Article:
Balducci was not inore indulgent to was, and is probably there still, an old Bettina's female acquaintance than he house, inclosed by walls, and approached would have been to her friends of the other by large gates, which were seldom or never He admitted none of them within opened ; the mode of ingress being by a his house ; for he had a horror of gossipsmall wicket gate at the side.
ing, and was so far conscious of his ecThe outer aspect of the house was dull centricities as to be unwilling to afford and gloomy, for almost all the windows opportunities of their becoming a subject opened on to an inner court, which was of conversation to his neighbors. Bettina, surrounded on the four sides by the build- however, made up for her silence and ing. The open staircase was in one cor- solitude at home, by the good use she ner of the edifice, and the different rooms made of her tongue and ears when going above stairs were approached by open bal- to, or returning from, mass or market. conies, in the old Italian fashion. Few of One morning Bettina went to purchase the apartments had fire-places, and seldom provisions at the market held in the Pi. was smoke seen to issue from the funnel. azza in front of the Palazzo della Ragione, shaped chimneys, common in Padua and the ancient Town-hall of Padua. The other localities near Venice, which seem- morning was cloudy, and just as she had ed designed rather for the admission of finished her marketing the rain, which rain and snow than for the exit of smoke. had been threatening all the morning, be
The owner and occupier of this silent gan to fall. and gloomy dwelling was an elderly man, Now, when it rains in Italy, especially of retired and penurious habits. Giuseppe during the autumn, and this was in the Balducci, for such was his name, inherit- month of November, it rains in earnest. ed from his father a small independence, There are none of your half-measureswhich was believed greatly to exceed his Scotch mists or gentle showers—but reguexpenditure. His parsimonious habits in- lar downright rain, falling straight as a creased with his years, and from being at plumb-line, not in drops, but in streams, as first only economical, he became miserly. if it had been poured out of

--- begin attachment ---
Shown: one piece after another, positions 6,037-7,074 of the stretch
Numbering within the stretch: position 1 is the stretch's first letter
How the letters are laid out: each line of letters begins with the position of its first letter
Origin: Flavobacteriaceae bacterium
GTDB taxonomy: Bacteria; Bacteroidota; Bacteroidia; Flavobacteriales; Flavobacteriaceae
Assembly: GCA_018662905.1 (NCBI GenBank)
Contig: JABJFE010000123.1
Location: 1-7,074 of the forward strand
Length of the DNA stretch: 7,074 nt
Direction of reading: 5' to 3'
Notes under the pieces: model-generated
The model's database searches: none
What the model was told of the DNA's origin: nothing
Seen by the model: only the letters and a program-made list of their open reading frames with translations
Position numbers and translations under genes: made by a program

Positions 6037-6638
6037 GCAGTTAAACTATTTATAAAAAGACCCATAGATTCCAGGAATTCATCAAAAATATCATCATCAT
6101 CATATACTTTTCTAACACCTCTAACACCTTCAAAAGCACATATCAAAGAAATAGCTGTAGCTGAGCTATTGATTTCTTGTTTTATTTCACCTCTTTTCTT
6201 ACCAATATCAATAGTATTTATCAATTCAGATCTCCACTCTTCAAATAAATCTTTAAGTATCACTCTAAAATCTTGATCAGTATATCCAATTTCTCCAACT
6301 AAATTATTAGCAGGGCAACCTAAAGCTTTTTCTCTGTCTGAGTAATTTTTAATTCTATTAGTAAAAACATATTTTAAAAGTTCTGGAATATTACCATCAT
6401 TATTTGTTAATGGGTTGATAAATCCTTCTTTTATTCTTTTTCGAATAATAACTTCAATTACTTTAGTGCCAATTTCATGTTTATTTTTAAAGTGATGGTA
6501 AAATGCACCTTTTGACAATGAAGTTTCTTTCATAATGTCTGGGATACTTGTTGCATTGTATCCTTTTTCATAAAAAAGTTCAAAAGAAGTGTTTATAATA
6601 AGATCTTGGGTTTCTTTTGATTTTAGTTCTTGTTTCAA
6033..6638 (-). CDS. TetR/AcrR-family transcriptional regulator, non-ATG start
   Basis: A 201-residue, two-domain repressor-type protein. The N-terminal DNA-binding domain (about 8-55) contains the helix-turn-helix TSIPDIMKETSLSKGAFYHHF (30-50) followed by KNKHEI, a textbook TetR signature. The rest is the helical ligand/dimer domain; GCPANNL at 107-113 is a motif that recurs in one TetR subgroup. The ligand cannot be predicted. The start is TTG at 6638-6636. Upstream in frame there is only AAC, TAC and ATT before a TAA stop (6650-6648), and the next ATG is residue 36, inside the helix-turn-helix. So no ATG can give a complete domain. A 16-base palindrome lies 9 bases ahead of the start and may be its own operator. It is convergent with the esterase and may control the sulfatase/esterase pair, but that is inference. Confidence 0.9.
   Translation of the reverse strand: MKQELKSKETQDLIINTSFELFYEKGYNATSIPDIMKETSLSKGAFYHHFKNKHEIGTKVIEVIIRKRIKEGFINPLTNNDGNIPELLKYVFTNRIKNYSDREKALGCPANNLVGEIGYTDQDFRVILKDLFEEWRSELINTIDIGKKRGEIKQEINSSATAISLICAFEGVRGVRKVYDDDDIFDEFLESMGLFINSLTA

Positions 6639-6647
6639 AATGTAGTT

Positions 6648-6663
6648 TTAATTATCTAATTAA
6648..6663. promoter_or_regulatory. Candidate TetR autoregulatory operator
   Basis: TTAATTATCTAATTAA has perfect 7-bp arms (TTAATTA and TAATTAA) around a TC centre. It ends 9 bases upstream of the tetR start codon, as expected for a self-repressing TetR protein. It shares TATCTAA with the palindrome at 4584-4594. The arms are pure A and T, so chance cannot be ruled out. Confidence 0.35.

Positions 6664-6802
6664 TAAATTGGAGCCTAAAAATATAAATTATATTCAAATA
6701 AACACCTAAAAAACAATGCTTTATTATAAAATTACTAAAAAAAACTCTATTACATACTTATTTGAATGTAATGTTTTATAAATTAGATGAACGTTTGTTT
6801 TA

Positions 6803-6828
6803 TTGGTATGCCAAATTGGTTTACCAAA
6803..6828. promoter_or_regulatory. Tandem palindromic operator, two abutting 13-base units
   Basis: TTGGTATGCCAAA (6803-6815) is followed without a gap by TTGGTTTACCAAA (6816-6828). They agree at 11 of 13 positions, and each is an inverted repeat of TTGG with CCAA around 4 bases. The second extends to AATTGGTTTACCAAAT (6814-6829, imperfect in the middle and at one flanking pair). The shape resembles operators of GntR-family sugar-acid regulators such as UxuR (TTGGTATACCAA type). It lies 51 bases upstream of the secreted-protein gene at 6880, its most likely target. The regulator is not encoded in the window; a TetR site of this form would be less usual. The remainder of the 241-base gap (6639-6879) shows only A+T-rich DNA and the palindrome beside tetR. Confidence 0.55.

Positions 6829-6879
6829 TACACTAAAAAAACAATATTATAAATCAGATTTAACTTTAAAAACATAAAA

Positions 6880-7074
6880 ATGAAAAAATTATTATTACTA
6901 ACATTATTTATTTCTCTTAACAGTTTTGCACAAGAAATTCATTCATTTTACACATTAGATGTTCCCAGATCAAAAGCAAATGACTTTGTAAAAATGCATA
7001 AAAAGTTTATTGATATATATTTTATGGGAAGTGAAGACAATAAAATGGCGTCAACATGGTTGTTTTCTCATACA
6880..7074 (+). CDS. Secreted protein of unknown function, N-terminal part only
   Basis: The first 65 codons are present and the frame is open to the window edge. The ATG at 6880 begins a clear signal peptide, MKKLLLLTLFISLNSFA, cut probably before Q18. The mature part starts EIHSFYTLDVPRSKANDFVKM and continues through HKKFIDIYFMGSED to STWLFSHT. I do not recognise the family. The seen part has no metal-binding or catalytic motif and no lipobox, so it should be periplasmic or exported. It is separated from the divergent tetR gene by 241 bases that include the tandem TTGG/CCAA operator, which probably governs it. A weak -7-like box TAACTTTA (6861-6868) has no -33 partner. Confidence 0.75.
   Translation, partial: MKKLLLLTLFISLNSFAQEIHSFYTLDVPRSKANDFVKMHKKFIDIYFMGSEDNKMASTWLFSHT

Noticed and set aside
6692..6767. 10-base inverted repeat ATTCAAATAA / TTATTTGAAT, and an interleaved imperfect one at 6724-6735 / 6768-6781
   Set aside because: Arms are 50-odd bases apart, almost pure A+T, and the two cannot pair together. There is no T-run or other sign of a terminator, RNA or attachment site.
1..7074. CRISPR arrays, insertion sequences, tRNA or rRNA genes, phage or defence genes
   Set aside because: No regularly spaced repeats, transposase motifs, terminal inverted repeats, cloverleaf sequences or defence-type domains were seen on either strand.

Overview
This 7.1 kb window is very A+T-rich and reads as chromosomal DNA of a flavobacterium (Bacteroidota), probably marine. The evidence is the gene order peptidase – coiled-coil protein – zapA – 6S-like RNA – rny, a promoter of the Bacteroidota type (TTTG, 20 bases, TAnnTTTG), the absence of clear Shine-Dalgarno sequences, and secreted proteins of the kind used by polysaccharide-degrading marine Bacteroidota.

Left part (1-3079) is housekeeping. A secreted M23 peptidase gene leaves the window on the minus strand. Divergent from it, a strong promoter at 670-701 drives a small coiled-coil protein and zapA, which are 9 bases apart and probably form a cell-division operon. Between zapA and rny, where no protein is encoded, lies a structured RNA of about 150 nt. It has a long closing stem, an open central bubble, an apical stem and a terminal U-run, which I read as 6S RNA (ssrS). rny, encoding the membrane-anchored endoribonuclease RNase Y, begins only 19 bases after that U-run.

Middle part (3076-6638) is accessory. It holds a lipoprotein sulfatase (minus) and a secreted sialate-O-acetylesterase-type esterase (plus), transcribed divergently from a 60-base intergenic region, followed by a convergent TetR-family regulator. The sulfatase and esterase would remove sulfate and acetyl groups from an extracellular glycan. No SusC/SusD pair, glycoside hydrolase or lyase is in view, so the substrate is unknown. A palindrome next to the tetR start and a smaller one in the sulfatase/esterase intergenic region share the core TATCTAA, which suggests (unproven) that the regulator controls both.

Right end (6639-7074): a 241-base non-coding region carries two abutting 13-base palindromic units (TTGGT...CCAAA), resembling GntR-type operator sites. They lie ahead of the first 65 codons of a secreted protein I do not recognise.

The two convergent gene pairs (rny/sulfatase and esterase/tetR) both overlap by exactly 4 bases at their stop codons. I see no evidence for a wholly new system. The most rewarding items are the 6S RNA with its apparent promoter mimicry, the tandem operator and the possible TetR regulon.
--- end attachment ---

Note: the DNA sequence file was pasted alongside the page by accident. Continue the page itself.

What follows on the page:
bucket; a He had but few friends, and an acquaint- rain that would almost wet a man to the ance seldom crossed his threshold. Indeed, skin before he could open his umbrella. such was his reputation for stinginess, that Bettina was not exactly prepared for such it was a common saying of his tenants a rain as this ; she hoped, in fact, to reach to whom he gave receipts (the only thing home before the rain came, for she could he was ever known to give) for the rent not carry at the same time her heavy they owed him, that in order to save ink, basket, and one of the large and clumsy he would neither cross a t por dot an i.
| umbrellas, covered with waxed cloth, gen
erally used by the lower orders in Lom “I am thinking of buying a ticket mybardy. The white muslin shawl with self,” added Lisetta. “Look, there is which her head was covered was Maso Ferrari now coming out of the office. protection against such weather as this ; I wonder whether he has purchased one. and as her high-heeled shoes covered her Let us ask.” She beckoned to a man toes only, leaving the heels bare, her clean who, covered with a large green umbrella, white stockings would soon be plastered was then crossing the road. with mud.